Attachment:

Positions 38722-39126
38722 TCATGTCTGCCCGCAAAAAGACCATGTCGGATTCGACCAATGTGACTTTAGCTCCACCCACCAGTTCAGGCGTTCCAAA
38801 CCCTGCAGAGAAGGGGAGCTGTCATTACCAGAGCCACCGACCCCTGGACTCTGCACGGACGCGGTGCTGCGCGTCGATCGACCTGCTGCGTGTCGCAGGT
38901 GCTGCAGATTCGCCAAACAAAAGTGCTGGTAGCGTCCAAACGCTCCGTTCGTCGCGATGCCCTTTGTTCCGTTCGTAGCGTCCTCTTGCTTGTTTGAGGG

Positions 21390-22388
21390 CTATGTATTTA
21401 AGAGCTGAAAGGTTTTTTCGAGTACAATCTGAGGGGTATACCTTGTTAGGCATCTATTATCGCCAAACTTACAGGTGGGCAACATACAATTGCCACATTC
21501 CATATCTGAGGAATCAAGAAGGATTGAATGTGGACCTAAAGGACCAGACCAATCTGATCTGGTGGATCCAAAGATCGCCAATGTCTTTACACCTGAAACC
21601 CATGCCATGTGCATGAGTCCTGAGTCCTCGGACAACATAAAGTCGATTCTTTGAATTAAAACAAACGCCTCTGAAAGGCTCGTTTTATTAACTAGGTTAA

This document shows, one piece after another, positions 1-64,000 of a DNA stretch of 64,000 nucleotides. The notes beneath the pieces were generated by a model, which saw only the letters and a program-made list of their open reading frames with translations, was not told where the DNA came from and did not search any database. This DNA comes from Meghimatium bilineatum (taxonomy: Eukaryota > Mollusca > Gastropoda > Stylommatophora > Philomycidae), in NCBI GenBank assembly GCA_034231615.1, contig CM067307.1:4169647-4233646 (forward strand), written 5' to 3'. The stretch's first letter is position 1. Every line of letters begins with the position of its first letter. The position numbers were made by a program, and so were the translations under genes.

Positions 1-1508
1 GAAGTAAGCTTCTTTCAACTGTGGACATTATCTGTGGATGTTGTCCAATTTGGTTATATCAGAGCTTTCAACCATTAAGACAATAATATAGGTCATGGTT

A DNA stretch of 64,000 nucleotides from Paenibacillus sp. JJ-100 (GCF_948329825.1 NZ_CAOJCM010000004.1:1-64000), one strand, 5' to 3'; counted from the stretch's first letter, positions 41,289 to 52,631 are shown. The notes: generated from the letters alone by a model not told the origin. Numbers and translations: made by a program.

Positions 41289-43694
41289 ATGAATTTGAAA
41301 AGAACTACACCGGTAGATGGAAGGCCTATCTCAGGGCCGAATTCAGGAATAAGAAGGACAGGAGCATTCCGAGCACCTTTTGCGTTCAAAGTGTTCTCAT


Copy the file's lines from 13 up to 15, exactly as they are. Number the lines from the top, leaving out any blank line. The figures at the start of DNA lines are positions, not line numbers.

A DNA stretch of 64,000 nucleotides from Paenibacillus sp. JJ-100 (GCF_948329825.1 NZ_CAOJCM010000004.1:1-64000), one strand, 5' to 3'; counted from the stretch's first letter, positions 41,289 to 52,631 are shown. The notes: generated from the letters alone by a model not told the origin. Numbers and translations: made by a program.

Positions 41289-43694
41289 ATGAATTTGAAA